From the Romanian border to the Russian naval base at Sevastopol in occupied Crimea is a distance of less than 200 miles by boat (or warplane). A Su-27 fighter jet stationed in Moldova's breakaway Russian-backed province of Transnistria could reach the Romanian border -- just 75 miles -- in less than three minutes.
Those two facts tell you why NATO member Romania wants to beef up its air defenses, and why the U.S. government is going to oblige it with that request.
Missiles for peace
Last week, in a busy day for Congress, the U.S. Defense Security Cooperation Agency notified legislators of multiple arms sale contracts in the works. As DSCA advised, the U.S. State Department has approved plans to sell 120mm tank rounds to Australia, ship Hellfire missiles to the Netherlands, and yes -- sell Romania a whopping $3.9 billion worth of Patriot air defense systems and missiles for them to shoot.
As DSCA related, Romania wants to buy:
- twenty-eight M903 launching stations from Raytheon (RTN), with radar sets and control stations to guide them.
- 56 Patriot MIM-104E Guidance Enhanced Missile-TBM (GEM-T) missiles (also from Raytheon).
- 168 Patriot Advanced Capabilty-3 (PAC-3) Missile Segment Enhancement (MSE) missiles manufactured by Lockheed Martin (LMT -0.34%).
So 28 launchers, and eight missiles per launcher in total.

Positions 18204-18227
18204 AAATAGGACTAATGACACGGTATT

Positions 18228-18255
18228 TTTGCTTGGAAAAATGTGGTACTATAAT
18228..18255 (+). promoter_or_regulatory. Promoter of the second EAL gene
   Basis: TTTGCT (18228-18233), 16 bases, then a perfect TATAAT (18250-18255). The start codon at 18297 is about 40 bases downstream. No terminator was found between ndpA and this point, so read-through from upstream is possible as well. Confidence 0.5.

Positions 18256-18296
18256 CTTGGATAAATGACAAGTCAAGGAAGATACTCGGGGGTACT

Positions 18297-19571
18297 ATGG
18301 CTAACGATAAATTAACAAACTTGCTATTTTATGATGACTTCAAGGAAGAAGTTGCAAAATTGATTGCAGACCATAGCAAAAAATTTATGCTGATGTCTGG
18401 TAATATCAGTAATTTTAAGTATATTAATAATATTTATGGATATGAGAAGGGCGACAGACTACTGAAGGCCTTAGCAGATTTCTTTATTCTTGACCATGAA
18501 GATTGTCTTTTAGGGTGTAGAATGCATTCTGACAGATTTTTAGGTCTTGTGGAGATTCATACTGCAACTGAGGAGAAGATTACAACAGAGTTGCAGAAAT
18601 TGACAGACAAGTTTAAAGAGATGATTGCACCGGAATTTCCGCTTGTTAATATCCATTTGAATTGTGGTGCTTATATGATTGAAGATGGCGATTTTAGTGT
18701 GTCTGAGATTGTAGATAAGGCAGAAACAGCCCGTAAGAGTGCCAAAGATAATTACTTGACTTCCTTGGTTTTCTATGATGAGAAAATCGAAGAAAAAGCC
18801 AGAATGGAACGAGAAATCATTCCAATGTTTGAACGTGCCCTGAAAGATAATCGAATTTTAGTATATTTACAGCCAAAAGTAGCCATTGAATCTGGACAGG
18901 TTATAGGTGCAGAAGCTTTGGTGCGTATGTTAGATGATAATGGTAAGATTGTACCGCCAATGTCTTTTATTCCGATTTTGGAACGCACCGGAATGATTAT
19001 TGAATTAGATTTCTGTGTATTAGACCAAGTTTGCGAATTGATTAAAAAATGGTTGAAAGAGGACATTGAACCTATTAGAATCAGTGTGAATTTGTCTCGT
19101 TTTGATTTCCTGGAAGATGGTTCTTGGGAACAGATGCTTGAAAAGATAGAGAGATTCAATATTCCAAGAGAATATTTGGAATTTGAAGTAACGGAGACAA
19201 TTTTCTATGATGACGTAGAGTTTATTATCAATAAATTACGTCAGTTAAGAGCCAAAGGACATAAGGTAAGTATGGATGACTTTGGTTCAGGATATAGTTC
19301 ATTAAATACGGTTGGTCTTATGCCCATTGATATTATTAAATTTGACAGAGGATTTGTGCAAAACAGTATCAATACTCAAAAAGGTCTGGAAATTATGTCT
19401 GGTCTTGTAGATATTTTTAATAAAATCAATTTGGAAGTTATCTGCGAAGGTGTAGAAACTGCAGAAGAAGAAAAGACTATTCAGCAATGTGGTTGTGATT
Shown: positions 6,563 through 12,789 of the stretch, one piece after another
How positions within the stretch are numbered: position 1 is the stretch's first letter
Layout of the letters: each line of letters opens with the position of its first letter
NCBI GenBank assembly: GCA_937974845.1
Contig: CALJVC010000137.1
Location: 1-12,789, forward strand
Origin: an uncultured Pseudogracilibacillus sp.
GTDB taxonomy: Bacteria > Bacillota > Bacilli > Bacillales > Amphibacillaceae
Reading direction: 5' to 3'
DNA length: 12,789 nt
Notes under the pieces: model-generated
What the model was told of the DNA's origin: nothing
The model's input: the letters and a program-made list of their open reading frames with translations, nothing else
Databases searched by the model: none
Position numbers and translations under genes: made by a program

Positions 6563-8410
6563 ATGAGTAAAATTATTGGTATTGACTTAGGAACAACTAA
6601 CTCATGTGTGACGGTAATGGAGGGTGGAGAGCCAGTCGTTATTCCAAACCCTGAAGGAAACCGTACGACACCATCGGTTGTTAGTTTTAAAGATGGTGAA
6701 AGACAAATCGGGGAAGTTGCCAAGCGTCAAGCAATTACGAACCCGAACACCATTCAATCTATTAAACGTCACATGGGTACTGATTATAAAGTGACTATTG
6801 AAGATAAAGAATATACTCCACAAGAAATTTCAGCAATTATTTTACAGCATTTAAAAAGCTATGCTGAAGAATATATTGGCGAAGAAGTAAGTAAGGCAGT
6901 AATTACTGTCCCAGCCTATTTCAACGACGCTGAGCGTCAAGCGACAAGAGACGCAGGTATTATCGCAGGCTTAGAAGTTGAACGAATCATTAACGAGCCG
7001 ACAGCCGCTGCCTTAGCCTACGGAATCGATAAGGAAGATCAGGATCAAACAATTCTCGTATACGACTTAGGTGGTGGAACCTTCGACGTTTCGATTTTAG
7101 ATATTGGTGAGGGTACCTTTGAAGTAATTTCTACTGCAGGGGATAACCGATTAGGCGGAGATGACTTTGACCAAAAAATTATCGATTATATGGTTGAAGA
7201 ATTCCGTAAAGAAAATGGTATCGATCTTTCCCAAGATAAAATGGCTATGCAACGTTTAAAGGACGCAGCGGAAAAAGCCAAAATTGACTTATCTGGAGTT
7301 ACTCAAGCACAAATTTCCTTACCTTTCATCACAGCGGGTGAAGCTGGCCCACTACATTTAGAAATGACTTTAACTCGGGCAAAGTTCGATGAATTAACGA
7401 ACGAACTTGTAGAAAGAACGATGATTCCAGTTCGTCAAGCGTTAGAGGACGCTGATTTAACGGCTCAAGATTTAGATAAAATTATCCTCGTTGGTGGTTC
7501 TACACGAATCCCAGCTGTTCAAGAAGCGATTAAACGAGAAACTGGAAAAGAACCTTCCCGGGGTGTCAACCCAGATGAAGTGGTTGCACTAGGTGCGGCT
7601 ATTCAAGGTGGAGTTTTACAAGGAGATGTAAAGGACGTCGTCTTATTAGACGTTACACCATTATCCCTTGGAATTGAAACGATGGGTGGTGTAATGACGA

DSCA was coy in describing its reasons for wanting to make the sale, confiding that the Patriot missiles will "improve the security of a NATO ally," "deter regional threats" and "guard against aggression." Security against (and threats and aggression from) whom was left unsaid. But just to the right of the map up above looms the shadow of Russia, which has invaded two states friendly to NATO in the past decade, and may be hungry for more.
Russia's recent history of aggression in the region explains why Romania wants to buy its Patriots. But what does this sale mean to investors?
What it means to investors
At an average cost of about $3 million apiece, the actual missiles in this missile sale are the smallest part of the deal, comprising only about $672 million of the total sales price. The bulk of this sale, when it becomes final (and it will -- Congress has never rejected an arms deal notified to it by DSCA, ever), will be made up of the sale of the launching systems, control stations, and radar -- which are built by Raytheon.
Thus, while DSCA named both Raytheon and Lockheed Martin as "prime contractors" on the Patriot deal, it's likely that Raytheon will reap the bulk of the revenue -- as much as $3.4 billion out of the $3.9 billion sale. At the robust 14.3% operating profit margin that S&P Global Market Intelligence shows Raytheon earning on these kinds of deals, that means about $485 million more profit in Raytheon's pocket.
Which is a good day's work for Raytheon, indeed.